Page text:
On this recording, the first French composer is Raymond Petit (1893 – 1976), born the same year as Segovia, and lived almost as long.  Petit titled this piece Andantino and Segovia played it once, in 1926.  A reviewer described it as a Sicilienne and that name stuck, but Segovia never played it in concert again.  Born two years after Segovia, Henri Martelli (1895 – 1980) composed this showpiece for the guitar around 1932. Quatre Pièces sections are titled Gaiment (gaily), Vite (quickly), Lentement (slowly), Animé (animatedly), with the fingering in the second movement being particularly challenging. Next is Pierre DeBreville’s (1861 – 1949)  Fantasie. Originally untitled, the piece struck the Archive Editor Girardino as mysterious and so he gave it this name.

Henri Collet (1885 – 1951) is one of many composers represented on this disc that fell in love with Spain and spent much time there. This work, Briviesca, evokes a Castilian village in the Burgos region. Segovia found the original manuscript unplayable, and so Editor Gilardino completely re-wrote it to its current form. All the selections on the disc so far are about six minutes in length – ideal for a guitar recital.   The next, Suite by Raymond Moulaert (1875 – 1962), is a large work in three movements totalling 18 minutes. There is no evidence Segovia ever played it.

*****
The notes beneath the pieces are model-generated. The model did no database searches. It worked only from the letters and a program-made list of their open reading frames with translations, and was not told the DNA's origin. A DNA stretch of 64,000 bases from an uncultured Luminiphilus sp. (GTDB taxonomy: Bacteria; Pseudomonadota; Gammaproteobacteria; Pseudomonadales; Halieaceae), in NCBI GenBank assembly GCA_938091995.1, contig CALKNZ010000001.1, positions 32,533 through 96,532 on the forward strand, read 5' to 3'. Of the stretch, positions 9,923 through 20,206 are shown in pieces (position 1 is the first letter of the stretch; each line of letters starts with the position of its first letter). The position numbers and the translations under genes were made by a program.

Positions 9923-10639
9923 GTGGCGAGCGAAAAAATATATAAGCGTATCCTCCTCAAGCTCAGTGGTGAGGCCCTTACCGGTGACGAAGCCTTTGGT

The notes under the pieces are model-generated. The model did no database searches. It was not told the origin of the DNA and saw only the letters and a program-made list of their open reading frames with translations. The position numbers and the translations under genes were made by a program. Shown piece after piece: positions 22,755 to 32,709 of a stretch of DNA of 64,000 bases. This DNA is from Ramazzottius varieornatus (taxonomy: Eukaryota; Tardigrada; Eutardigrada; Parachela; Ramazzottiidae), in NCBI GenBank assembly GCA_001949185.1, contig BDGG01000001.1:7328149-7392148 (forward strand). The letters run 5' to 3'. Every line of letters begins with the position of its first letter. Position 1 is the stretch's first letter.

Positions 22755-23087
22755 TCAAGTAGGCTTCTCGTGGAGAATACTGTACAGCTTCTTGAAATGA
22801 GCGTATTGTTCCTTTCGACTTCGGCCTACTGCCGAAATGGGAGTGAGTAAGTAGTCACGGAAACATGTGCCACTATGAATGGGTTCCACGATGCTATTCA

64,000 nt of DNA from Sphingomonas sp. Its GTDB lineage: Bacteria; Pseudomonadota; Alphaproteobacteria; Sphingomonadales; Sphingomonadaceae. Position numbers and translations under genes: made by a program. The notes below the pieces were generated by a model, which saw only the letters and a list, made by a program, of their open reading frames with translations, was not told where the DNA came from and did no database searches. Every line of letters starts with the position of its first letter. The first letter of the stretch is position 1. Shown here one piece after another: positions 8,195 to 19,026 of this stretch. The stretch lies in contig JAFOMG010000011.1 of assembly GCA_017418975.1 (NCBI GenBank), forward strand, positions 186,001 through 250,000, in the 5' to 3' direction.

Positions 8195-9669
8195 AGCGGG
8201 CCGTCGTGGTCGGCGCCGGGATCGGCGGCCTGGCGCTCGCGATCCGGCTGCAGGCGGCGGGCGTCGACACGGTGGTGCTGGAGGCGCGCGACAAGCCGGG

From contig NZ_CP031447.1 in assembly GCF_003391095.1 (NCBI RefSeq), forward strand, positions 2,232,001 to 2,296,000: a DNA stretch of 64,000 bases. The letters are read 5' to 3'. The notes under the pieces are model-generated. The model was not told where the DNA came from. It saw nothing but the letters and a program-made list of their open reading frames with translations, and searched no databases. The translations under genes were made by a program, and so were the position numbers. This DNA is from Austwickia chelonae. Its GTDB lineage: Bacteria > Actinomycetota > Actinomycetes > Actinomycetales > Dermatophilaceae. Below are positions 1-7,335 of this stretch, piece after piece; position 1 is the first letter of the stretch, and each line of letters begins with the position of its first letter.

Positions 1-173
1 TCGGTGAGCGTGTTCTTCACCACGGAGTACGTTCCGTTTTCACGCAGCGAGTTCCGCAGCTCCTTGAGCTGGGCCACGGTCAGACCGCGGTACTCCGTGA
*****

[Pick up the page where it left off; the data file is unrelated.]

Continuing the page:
Raoul Laparra (1876 – 1943), a student of Massenet and friend of Ravel, contributes Cuadros (Pictures, or Scenes of Spain). It too is in three movements, but the total time is about six minutes.  First is Pueblo Castellano, found in the Archive unsigned and undated, but scholars including Editor Gilardino proved its origin. The next two, En Aragón and Brujerías, were originally piano pieces, transcribed by Gilardino.

Pierre-Octave Ferroud (1900 – 1936) is the youngest composer so far, and as might be expected, more open to the musical influences swirling around Paris, such as jazz and Stravinsky. They are evident in his piece Spiritual, but as the performer Pérez says in his well-written and chatty notes about the composers, “Perhaps Segovia was not the right recipient for this piece.”